Following Jane was Crazy Ex-Girlfriend, moderated by Deadline’s Dominic Patten. The romantic musical comedy-drama airing on the CW was created by Aline Brosh McKenna and Golden Globe winner Rachel Broom, who serves as executive producer, writer and star of the series.

In Season 2, Rebecca Bunch (Bloom) makes allies of enemies, turning her life around before falling in head-over-heels once more, preparing to marry Josh Chan (Vincent Rodriguez III) and being left when Chan realizes it’s all a terrible mistake. In Season 3, for which Bloom and McKenna have “a huge amount of detail and story” written up before they officially begin to dig in, Rebecca will be trying on a new persona. “[She’ll be the] person who is very, very, very romantically obsessed in the face of opposition and apathy from this person, with the added element of revenge and what she thinks she deserves,” explained McKenna. “She feels she deserves something now.”

McKenna also spoke about how those musical numbers come about and how “the story always drives the music.” “The storytelling and the theme are more important than the songs,” she continued. “So we have discarded many songs because they didn’t work with how the episode had evolved. And the genre is dictated by the jokes.”

The Late Late Show with James Corden executive producer Rob Crabbe joined Deadline’s Pete Hammond to talk about the success of the CBS late-night show.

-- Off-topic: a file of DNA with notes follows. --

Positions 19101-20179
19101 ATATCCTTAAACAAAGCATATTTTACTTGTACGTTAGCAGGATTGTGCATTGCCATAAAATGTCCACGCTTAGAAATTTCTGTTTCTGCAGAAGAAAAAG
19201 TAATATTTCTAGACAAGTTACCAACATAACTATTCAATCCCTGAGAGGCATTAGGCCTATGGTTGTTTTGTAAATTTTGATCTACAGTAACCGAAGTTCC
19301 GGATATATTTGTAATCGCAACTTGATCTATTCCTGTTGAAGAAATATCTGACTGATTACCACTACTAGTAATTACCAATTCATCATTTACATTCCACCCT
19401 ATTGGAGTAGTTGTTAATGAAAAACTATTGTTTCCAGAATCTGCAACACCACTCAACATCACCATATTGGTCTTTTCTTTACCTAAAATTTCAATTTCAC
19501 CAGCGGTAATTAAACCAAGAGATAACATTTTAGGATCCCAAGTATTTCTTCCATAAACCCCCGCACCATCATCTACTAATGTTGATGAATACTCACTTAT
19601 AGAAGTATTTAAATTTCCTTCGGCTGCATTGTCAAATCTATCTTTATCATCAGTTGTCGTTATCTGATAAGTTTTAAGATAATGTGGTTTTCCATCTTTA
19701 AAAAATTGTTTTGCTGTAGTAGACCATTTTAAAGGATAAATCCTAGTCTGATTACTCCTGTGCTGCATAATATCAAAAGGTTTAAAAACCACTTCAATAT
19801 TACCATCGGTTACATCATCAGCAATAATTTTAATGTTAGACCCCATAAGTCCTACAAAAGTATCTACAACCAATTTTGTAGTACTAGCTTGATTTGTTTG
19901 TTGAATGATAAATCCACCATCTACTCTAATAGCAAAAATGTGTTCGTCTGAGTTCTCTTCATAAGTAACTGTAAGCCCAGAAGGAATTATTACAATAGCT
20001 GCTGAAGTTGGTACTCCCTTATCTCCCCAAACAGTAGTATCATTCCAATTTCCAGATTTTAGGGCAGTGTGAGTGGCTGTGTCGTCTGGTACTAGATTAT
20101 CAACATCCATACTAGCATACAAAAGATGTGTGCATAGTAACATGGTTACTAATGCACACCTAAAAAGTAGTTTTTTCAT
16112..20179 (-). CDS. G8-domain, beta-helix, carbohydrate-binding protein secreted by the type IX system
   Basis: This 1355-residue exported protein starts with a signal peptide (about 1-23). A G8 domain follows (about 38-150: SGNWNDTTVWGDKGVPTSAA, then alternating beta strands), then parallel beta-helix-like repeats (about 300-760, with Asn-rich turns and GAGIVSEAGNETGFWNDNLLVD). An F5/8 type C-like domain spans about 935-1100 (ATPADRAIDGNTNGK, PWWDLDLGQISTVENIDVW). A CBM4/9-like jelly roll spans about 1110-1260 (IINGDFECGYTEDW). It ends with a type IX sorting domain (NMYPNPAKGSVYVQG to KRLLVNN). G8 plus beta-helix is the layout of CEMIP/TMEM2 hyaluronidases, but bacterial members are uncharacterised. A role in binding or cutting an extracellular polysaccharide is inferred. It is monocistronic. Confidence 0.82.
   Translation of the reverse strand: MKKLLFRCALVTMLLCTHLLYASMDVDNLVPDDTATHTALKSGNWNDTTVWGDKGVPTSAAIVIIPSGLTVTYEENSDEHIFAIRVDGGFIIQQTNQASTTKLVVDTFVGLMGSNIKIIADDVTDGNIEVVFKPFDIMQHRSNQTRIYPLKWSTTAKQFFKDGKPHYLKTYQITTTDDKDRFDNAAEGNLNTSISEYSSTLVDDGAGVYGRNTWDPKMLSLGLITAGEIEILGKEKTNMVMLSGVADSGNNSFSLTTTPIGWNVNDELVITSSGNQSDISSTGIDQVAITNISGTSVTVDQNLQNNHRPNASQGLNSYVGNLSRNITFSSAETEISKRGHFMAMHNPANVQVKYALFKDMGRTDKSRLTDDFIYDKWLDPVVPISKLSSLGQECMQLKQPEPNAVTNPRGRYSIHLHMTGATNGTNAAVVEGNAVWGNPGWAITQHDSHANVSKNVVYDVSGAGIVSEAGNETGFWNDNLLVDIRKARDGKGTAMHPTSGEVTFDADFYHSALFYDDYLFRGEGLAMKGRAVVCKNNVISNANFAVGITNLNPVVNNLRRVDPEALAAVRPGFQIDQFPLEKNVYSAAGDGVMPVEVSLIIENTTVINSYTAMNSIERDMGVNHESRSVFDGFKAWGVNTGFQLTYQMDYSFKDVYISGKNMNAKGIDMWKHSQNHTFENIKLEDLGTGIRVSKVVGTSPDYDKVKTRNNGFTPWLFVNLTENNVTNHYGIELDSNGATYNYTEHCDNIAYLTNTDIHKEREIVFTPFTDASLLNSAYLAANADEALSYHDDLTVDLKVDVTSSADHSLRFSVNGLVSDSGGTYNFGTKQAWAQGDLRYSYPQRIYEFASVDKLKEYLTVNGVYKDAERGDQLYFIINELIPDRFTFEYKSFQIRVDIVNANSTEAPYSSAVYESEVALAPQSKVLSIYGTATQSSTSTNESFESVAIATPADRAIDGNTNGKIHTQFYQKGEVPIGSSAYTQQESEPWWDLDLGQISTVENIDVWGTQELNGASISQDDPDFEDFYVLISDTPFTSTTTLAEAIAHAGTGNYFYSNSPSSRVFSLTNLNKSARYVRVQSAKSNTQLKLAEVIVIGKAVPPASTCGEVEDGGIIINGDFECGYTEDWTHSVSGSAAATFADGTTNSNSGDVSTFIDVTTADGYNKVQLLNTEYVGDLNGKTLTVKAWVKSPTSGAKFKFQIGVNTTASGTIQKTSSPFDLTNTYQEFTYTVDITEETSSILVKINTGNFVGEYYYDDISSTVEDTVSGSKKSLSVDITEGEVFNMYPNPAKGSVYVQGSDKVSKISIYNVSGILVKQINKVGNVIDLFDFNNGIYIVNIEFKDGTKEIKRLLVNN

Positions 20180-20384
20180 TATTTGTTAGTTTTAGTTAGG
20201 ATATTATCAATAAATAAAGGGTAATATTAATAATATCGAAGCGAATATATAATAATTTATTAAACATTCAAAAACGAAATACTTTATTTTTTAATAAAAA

Corden’s show differs in how the guests all come out at once and interact with one another, following a very British format that “gives it a different dynamic that make for some good moments,” Crabbe said. When asked if it made it difficult for bookings and if they had issues in the beginning, Crabbe replied: “I think it was hard at first because there is that expectation of who’s first guest and who is second guest. But I think we got lucky in that Tom Hanks was the first guest with Mila Kunis. Tom was open to it and liked the idea, and once he does it it’s hard for people to argue against it.”

James Corden’s show is perhaps most well known for its compelling viral segments, including “Carpool Karaoke,” “Drop The Mic,” and “Crosswalk the Musical”— an edition of which Corden recently filmed with the Beauty and the Beast stars and an enthusiastic ensemble. Crabbe also mentioned how Josh Gad was convinced it was set up and was surprised at how it was all filmed live right on the street.

CBS

As for “Role Call,” where the actors act out their best roles, they showed the Tom Cruise skit with Corden. “It’s a testament to our crew because what you see there is the choreography of James Corden and Tom Cruise. But what you don’t see until we pull out on the last shot is the 35 people in a semi-circle around them, passing things in, pulling things off, wardrobe, props — and we shoot it all live in the 7 1/2 minutes that you see on television. … Tom Cruise wouldn’t leave the stage after he shot that until he could get the entire crew together to take a photo with him because for him I think it felt like the wrap of a production. He felt like he had done something, this big thing, even though it was a seven-minute thing at 12:45 AM. … There’s a willingness to perform with James.”